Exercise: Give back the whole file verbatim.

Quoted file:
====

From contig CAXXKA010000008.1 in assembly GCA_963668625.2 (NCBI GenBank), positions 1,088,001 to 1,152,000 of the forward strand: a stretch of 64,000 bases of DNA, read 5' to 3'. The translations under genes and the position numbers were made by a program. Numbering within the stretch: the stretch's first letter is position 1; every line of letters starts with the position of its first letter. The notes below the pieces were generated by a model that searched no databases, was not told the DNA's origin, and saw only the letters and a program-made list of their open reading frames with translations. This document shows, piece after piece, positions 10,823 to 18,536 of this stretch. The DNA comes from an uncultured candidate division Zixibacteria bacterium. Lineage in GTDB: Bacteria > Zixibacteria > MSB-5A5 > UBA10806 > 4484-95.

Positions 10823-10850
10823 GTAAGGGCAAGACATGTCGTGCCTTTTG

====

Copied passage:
From contig CAXXKA010000008.1 in assembly GCA_963668625.2 (NCBI GenBank), positions 1,088,001 to 1,152,000 of the forward strand: a stretch of 64,000 bases of DNA, read 5' to 3'. The translations under genes and the position numbers were made by a program. Numbering within the stretch: the stretch's first letter is position 1; every line of letters starts with the position of its first letter. The notes below the pieces were generated by a model that searched no databases, was not told the DNA's origin, and saw only the letters and a program-made list of their open reading frames with translations. This document shows, piece after piece, positions 10,823 to 18,536 of this stretch. The DNA comes from an uncultured candidate division Zixibacteria bacterium. Lineage in GTDB: Bacteria > Zixibacteria > MSB-5A5 > UBA10806 > 4484-95.

Positions 10823-10850
10823 GTAAGGGCAAGACATGTCGTGCCTTTTG